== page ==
I don’t watch too much TV, but I did take some time this weekend between my honey-do’s and soccer transport tasks to keep up with bay area football – it was a good weekend for that. As expected, there were plenty of car ads. I was struck by how the high-end auto manufacturers are really focusing on “intelligent” cars – competing in fact. Cars are now aware of their surroundings (obstacle sensing), aware of their driver (attention assist), able to call emergency assistance, making lots of decisions every second and richly communicating with its driver … or maybe more appropriately stated “passenger”:
These are really smart cars, and they are getting smarter. It is foreseeable now to imagine automated driving making the driver a true passenger. Read More »
When Cisco conducted an industry survey a few months back, the research revealed that 61% of employees believe they don’t need to be in an office to be productive – and two-thirds of employees place a higher value on workplace flexibility than salary. Attitudes toward working remotely have certainly shifted over recent years, as working from home is no longer seen as a privilege – it’s expected.
But for just about any employee who has ever needed to work from home, getting a home office wireless network up and running can be time consuming, even if you already have an existing home network. By the time you change network profiles, start VPN clients, and deal with security concerns, not to mention time spent on the phone with the corporate IT helpdesk, you can easily spend a good chunk of your day setting up and configuring your wireless network.
But once again, Cisco can help.
Cisco announced today new OfficeExtend wireless solutions designed toward making the whole teleworking process painless for both the remote worker and the IT manager back at the corporate office. With the new OfficeExtend wireless solutions from Cisco, not only can you have home network profiles for personal use, but as an additional feature, the very same corporate WLAN profiles and security that you using at the office can now be replicated at home. And better yet, the new wireless solutions require no intervention from end users by allowing IT departments to remotely manage home access points alongside the rest of their corporate infrastructure. Read More »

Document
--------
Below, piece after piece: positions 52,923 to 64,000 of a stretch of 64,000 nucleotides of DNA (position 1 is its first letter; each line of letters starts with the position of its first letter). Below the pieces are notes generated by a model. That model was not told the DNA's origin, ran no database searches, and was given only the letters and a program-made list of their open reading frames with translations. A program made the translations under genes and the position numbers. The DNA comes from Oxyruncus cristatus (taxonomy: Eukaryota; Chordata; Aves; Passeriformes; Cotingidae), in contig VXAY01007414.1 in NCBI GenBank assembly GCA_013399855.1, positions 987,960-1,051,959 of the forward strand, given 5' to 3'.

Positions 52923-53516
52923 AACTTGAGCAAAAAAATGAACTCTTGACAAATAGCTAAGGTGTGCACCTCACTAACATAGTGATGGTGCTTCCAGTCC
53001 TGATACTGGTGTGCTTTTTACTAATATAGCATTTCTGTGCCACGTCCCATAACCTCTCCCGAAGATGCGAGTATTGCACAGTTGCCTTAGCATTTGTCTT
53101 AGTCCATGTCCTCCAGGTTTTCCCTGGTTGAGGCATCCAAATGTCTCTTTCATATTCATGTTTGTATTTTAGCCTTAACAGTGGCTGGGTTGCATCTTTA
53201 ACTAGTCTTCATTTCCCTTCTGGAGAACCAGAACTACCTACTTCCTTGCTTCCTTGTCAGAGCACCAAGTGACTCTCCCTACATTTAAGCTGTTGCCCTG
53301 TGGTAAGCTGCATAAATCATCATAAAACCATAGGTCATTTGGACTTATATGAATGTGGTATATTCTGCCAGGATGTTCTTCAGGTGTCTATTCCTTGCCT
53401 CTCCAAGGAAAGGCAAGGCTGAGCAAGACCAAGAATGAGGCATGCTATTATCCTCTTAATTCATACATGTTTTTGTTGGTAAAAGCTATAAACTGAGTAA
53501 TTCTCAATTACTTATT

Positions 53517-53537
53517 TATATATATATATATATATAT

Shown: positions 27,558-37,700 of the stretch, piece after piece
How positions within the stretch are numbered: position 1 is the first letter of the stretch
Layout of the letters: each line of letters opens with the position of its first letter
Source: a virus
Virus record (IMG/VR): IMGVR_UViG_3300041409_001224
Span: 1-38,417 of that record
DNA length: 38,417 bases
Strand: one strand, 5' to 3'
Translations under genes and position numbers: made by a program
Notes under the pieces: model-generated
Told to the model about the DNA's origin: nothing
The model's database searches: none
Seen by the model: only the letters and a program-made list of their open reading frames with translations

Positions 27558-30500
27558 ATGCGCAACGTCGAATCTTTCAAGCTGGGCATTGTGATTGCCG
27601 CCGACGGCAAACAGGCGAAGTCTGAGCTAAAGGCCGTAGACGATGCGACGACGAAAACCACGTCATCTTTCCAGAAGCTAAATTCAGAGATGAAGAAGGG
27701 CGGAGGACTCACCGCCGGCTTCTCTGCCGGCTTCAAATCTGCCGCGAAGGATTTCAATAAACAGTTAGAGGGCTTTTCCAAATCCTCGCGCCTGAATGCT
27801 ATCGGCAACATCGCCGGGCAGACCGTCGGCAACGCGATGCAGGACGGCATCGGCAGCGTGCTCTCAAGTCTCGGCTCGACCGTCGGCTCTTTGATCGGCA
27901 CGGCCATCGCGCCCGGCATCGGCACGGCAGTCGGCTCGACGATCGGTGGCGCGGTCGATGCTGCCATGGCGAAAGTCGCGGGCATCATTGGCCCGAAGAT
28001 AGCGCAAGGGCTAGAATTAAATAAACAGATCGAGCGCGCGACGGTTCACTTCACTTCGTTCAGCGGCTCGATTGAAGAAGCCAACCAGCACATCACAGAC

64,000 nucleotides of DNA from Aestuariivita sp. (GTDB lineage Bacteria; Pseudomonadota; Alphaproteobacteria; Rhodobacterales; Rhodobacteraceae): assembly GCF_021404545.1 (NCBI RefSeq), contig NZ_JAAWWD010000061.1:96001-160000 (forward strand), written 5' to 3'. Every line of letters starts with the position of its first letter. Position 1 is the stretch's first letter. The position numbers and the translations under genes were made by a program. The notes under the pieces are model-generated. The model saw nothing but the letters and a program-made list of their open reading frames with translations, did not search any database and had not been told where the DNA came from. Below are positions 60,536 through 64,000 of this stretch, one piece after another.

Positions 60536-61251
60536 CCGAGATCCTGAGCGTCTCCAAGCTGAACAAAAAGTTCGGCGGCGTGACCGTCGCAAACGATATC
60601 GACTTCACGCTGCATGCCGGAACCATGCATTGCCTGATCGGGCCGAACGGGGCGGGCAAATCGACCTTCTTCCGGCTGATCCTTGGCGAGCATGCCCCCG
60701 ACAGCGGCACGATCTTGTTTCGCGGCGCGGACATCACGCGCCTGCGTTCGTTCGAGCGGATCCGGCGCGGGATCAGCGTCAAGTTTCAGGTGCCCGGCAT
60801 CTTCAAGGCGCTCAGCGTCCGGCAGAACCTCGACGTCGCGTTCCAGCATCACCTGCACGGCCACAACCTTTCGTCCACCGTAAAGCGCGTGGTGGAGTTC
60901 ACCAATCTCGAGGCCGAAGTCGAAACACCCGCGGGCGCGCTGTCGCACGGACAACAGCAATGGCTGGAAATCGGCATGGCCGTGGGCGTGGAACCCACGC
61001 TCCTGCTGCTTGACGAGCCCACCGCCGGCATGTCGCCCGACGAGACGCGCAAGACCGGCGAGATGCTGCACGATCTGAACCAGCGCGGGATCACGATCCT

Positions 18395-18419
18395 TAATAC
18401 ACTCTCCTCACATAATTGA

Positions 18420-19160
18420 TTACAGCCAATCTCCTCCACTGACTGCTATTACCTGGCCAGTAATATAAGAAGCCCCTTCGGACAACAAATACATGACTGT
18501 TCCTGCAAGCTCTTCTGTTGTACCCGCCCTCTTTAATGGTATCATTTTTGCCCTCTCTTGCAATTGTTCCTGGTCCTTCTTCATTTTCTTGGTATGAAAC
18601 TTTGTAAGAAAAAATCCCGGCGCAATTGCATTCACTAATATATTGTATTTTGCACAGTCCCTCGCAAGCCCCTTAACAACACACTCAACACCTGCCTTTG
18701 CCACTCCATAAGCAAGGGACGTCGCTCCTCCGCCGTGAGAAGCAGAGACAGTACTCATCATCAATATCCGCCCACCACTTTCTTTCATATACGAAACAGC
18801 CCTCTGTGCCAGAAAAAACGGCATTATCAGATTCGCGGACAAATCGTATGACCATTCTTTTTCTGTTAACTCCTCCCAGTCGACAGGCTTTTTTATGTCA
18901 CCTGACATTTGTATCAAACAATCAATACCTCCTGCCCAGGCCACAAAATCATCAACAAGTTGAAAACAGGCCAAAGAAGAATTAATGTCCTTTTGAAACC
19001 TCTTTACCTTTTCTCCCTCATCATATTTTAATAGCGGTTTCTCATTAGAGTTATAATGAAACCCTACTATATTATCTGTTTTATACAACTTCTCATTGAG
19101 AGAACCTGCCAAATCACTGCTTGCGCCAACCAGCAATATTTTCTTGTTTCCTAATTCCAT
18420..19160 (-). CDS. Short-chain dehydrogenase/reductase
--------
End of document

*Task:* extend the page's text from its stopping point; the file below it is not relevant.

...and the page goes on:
Visions of the future vary drastically in popular culture, the scenes shift and circumstances can be an almost infinite number of possibilities, but what is one constant? At some point, the main character will inevitably interact with a thin-client device during a pivotal moment. It usually takes the form of a handheld screen with access to a limitless amount of media and data from seemingly anywhere.
Storage and compute power is good, and getting better—but I find it hard to believe the entire library of congress, and the tools to manipulate that data could fit on a tablet the size of my placemat. What does that leave? Virtualization and high-speed wireless access. You don’t need to store or process anything on the client, or even go beyond rendering images on the screen. Everything can be stored, provisioned and sent direct to you. The future is beginning to look a little more plausible.
This week, Cisco announced the Virtualization Experience Infrastructure (VXI), enabling rich media communication to virtual desktops. Applications and services can be quickly deployed across your entire workforce, and the many devices increasingly entering our lives. Fundamental to VXI is the secure, reliable delivery of media across the network. Much of it is latency sensitive, such as live video or audio—but regardless of the content, it needs to be delivered on-demand flawlessly.